TV & Radio
Thursday, April 5, 2007
China launches first gay TV show
A Chinese TV channel has launched what it says is the first ever programme to focus on gay issues in China.
The programme is being broadcast over the internet and will feature gay presenters discussing issues related to the homosexual community.
The makers hope it will increase tolerance in a society where homosexuality is still a taboo subject.
For much of the Communist Party's time in power, homosexuals were persecuted - often jailed, or even executed.
Until 2001, the Chinese authorities still classed homosexuality as a mental illness.
The weekly 12-episode show has been produced by Hong Kong-listed broadcaster Phoenix Satellite Television.
It will be accessible to millions of people through the broadcaster's internet site and other portals, said the show's producer, Gang Gang.
It will be a forum for gay people "to get in touch with each other and communicate", Gang told Reuters news agency.
"In a lot of major Chinese cities, gay people are playing sports, swimming, working out, singing karaoke - they are getting together in all types of activities," he said.
The show is a sign that attitudes to gay rights are slowly changing, says the BBC's Dan Griffiths in Beijing.
Things have moved on, but many gays still have a difficult struggle in the face of traditional ideas about the family, especially those living in more conservative rural areas, our correspondent says.
The programme producer said homosexuals in China had been under pressure - mainly from "a lack of understanding".
"We hope that after this show airs, homosexuality will no longer be an issue, that society will be more enlightened about it, more understanding and more tolerant," Gang Gang said.
Chinese website to launch gay TV show
Updated: 2007-04-04 15:13
A Chinese Web site will launch Thursday what its producer describes as the country's first show to focus on gay issues and the first with an openly homosexual host.
The weekly, hourlong Internet TV show "Tongxing Xianglian," or "Connecting Homosexuals," will debut Thursday on www.phoenixtv.com, producer Gang Gang said in a phone interview.
The Web site is run by the same media company that runs the Phoenix satellite TV station. Gang said clips from the online show will be aired on the broadcaster.
Gang said while homosexuals have appeared on Chinese TV shows, this will be the first show to focus on gay issues and the first with an openly gay host, AIDS activist Didier Zheng.
He said he hopes the Beijing-based show will improve public understanding of Chinese homosexuals.
"There are many people in China's gay community, but people don't have a deep enough understanding about this community. This community faces a lot of trouble and difficulties. They face a lot of pressure," Gang said.
The new show will explore homosexuality from legal, parental and sociological perspectives, dealing with issues like gay marriage, Gang said. The program will also feature a friend-matching portion.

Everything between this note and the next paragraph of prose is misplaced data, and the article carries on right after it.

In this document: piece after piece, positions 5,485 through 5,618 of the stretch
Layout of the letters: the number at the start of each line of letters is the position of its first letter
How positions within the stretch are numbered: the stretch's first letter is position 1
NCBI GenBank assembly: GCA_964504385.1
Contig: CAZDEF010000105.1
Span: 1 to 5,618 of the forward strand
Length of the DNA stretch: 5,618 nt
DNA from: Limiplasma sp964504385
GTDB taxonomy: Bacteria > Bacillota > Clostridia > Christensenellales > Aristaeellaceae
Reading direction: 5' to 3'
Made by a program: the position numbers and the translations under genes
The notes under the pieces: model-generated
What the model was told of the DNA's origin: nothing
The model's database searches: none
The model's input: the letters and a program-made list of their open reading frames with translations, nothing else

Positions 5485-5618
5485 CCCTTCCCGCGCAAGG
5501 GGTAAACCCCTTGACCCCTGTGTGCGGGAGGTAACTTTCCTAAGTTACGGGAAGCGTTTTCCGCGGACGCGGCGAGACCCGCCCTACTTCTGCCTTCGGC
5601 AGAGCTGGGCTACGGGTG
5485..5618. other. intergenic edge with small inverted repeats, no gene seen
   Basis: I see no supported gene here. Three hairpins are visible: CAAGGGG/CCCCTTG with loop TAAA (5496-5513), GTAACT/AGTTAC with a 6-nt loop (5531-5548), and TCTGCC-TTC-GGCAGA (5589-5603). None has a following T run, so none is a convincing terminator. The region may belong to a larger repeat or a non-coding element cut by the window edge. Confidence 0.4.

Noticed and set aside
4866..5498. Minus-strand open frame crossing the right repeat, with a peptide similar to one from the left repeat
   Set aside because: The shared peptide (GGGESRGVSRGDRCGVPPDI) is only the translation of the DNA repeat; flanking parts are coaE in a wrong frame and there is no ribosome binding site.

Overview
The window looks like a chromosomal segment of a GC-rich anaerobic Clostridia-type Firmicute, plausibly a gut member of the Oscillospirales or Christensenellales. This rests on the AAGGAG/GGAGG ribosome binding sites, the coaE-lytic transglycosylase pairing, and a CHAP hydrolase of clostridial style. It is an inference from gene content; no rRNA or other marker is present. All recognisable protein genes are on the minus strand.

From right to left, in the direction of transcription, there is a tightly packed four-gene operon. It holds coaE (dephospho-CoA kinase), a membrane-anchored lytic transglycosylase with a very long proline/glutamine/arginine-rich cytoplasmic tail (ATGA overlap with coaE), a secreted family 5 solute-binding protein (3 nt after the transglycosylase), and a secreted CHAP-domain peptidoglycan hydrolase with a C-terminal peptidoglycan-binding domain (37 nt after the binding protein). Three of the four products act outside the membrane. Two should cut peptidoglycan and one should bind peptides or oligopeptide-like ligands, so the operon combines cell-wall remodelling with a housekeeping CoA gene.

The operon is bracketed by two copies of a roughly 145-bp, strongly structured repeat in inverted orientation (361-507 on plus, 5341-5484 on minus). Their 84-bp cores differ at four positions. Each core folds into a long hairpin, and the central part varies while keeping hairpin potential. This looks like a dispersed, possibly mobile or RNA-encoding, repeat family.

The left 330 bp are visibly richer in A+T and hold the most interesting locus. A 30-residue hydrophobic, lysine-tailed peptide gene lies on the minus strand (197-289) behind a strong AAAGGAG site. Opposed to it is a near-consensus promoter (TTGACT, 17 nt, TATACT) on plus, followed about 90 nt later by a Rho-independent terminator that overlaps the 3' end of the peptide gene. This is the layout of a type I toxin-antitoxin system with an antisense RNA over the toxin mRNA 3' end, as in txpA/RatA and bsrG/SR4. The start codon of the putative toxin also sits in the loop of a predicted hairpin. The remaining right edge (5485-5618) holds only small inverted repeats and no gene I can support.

The show's host, Zheng, 27, is a France-educated activist at the Chi Heng Foundation, which works with AIDS orphans and promotes AIDS prevention.
"I hope to convey my love in caring for gays, my hopes for them to get better recognition in society," said Zheng, a Chinese citizen who pursued graduate studies in psychology at the Sorbonne.
Gang said he believes gays in China face less discrimination than in the West, where criticism of homosexuals stems from Christian beliefs.
"The pressure comes more from the Chinese problem of saving face," he said.
Gay marriages blocked by Romney recorded
Tue Apr 3, 11:30 AM ET
Massachusetts' governor ordered state officials to record the marriages of 26 out-of-state gay couples whose unions were blocked by his predecessor, Republican presidential candidate Mitt Romney.
"I think that the previous administration was using a gimmick to make what I feel was a discriminatory point," Gov. Deval Patrick, a Democrat, said in announcing the move. "It's a simple gesture to include the information on the register. Keeping it out was the gimmick."
Registering the marriages in Massachusetts' vital records won't change the legal marriage status of the couples in their home states.
About 8,000 same-sex couples have wed in Massachusetts since the Supreme Judicial Court ruled in 2003 that the state Constitution guarantees gays the right to marry. A few other states offer civil unions with similar rights for gay couples, but only Massachusetts allows gay marriage.
Last spring, the Supreme Judicial Court ruled that Romney could use a 1913 law to prohibit out-of-state couples from marrying in Massachusetts if their home states explicitly prohibit same-sex marriage.
The 26 couples affected by Patrick's decision had obtained marriage licenses in four towns where clerks defied Romney's order not to issue marriage licenses to out-of-state gay couples.
Romney spokesman Eric Fehrnstrom said the former governor was right to refuse to record the marriages because Massachusetts law does not recognize marriages between same-sex couples from outside the state.
"It was Governor Romney's enforcement of this law that stopped gay marriage from being visited on every other state in the country," Fehrnstrom told The Boston Globe. "Now that Governor Romney is out of office, we are seeing an erosion of the previously strong defense of traditional marriage coming out of the executive branch."
State Department of Public Health Commission John Auerbach said Monday he will move quickly to act on Patrick's request. He called it "fitting and welcome that our state will now treat the recording of all marriage certificates equally."